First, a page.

Last quarter, I chose to forgo traditional CPU/GPU balance ideas, and was rewarded with superb triple-screen gaming for only $800. This quarter, I have no budget limits.
System Builder Marathon Q4 2015
Here are links to each of the five articles in this quarter’s System Builder Marathon (we’ll update them as each story is published). And remember, these systems are all being given away at the end of the marathon.
To enter the giveaway, please fill out this SurveyGizmo form, and be sure to read the complete rules before entering!
$895 LAN Box PC
My SBM build last quarter was divisive, to say the least. Good. It was meant to be. If an SBM machine is met with universal agreement, we rarely learn anything from it. I wanted to spark debate in the comments and get readers to consider alternatives to how they usually build computers. Some readers thought the original Munchkin was a complete waste of time and money. Some thought it was brilliant. Most were somewhere in between.
During the discussion last quarter, Thomas brought up the idea of using Q4 to revisit the Q3 machines and "fix" them. A lot of readers liked that idea, so we decided to run with it. This time we're throwing out all budget limitations. You won't see any compromises on the components this time. Every part included here is exactly the one I wanted.
So, let me introduce you to the Munchkin 2.0. Those that liked the first version will hopefully appreciate the refinement here. Those that hated the first one will hopefully see those shortcomings addressed. For simplicity and clarity, throughout this article I'll use capitalized Revision to refer to this quarter's machine and Original for last quarter's build.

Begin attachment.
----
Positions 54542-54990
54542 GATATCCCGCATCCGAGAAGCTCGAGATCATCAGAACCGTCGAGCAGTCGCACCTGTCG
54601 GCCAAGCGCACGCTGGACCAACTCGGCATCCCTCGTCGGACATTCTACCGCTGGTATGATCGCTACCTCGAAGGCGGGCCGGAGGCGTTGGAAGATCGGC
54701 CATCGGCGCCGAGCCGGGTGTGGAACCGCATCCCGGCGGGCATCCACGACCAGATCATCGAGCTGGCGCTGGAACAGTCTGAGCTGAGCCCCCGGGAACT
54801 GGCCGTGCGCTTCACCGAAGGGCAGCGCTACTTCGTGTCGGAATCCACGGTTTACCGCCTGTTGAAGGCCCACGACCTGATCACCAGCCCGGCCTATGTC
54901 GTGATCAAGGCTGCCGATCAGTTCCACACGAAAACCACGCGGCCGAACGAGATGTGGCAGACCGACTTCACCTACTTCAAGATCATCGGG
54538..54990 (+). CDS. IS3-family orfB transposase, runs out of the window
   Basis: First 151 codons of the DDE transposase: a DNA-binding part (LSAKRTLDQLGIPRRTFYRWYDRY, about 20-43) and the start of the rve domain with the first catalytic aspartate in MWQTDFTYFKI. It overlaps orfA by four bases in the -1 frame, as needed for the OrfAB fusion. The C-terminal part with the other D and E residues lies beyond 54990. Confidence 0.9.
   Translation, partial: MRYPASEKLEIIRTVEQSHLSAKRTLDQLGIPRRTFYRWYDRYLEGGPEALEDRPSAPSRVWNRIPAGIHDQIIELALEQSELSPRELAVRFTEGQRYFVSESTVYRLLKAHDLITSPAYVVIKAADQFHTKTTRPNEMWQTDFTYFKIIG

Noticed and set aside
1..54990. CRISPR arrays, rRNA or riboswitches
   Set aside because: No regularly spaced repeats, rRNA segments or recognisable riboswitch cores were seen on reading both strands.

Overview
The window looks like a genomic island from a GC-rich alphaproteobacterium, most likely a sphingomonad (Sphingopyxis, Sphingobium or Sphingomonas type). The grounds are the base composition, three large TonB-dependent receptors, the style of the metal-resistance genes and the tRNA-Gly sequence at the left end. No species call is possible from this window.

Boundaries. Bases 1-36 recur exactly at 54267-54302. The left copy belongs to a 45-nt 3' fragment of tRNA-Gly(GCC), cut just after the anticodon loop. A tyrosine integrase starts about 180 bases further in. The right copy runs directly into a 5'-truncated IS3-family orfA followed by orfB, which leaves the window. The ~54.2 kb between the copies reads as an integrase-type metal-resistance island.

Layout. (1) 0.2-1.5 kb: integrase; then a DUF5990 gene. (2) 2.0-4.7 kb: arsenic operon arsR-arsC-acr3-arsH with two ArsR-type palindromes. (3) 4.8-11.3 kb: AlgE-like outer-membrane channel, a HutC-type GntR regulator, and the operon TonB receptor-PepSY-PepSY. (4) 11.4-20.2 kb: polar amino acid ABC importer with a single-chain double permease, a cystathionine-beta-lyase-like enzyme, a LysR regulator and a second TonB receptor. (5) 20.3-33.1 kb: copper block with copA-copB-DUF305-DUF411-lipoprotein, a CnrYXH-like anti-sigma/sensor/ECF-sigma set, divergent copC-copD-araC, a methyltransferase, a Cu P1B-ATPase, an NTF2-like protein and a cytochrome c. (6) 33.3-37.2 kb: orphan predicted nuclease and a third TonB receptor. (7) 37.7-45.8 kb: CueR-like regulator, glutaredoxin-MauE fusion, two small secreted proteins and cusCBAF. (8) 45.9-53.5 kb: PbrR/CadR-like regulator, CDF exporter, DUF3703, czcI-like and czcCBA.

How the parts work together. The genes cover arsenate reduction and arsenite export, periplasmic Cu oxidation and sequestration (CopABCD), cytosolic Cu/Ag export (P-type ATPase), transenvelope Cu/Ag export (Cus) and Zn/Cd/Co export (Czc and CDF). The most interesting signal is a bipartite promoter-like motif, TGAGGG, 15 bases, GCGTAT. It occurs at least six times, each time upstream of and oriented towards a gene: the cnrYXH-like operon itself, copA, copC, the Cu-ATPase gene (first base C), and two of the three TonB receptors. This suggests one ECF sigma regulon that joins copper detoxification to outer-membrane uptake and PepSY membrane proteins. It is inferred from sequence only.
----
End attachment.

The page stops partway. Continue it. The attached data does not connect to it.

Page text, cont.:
- Platform Cost: $680
- Total Hardware Cost: $795
- Complete System Price: $895
You'll notice most of the parts are identical to last quarter. This is meant to be a refinement, not a complete overhaul. Let's dive in so I can explain the component selection.
Identifying the Problem
The first Munchkin's biggest problem was CPU performance. Kaveri simply doesn't have the IPC that Haswell or Skylake do. I wasn't able to overclock it enough to compensate for that inefficiency (or overclock it much at all, really). The stock CPU cooler and tiny ITX case just couldn't handle the heat buildup. The result was a CPU that throttled down under even moderate loads.
With no SSD, storage performance was also on the low side. The storage score may be a small part of the final value consideration, but I consider the SSD experience important for the end-user. And while I was able to get a respectable RAM overclock last time, overall memory bandwidth lagged behind Thomas' and Joe's machines. Finally, many people felt the chosen PSU was inadequate. While it had no problem with wattage capacity, many readers wanted a higher quality unit.
Setting the Rules
Before shopping for parts, Thomas, Chris and I had to fully define the rules. Originally, this was supposed to be a completely open budget to build whatever rig we wanted with a similar idea to last quarter. We then discussed adding some restrictions such as keeping the same CPU, same CPU socket, same motherboard form-factor or only having $200 extra to spend. Each of those had a few small problems that would have affected one builder more than the others.
Finally, it was decided to go back to the original idea — unlimited budget, anything goes, and stay true to your original idea — but Thomas insisted on altering the end goal. Going for higher performance and benchmark scores alone would've been easy. Instead he wanted to surpass our machines from last quarter in terms of performance value. That means we have to get better performance than last time while spending proportionally less money. Let me explain the math:
Our final value percentages are calculated by taking total system performance scores and comparing them against the scores from other machines. That gives us a percentage score of how much faster or slower each machine is. Taking those percentages and dividing them by the relative cost of each machine gives us a performance value.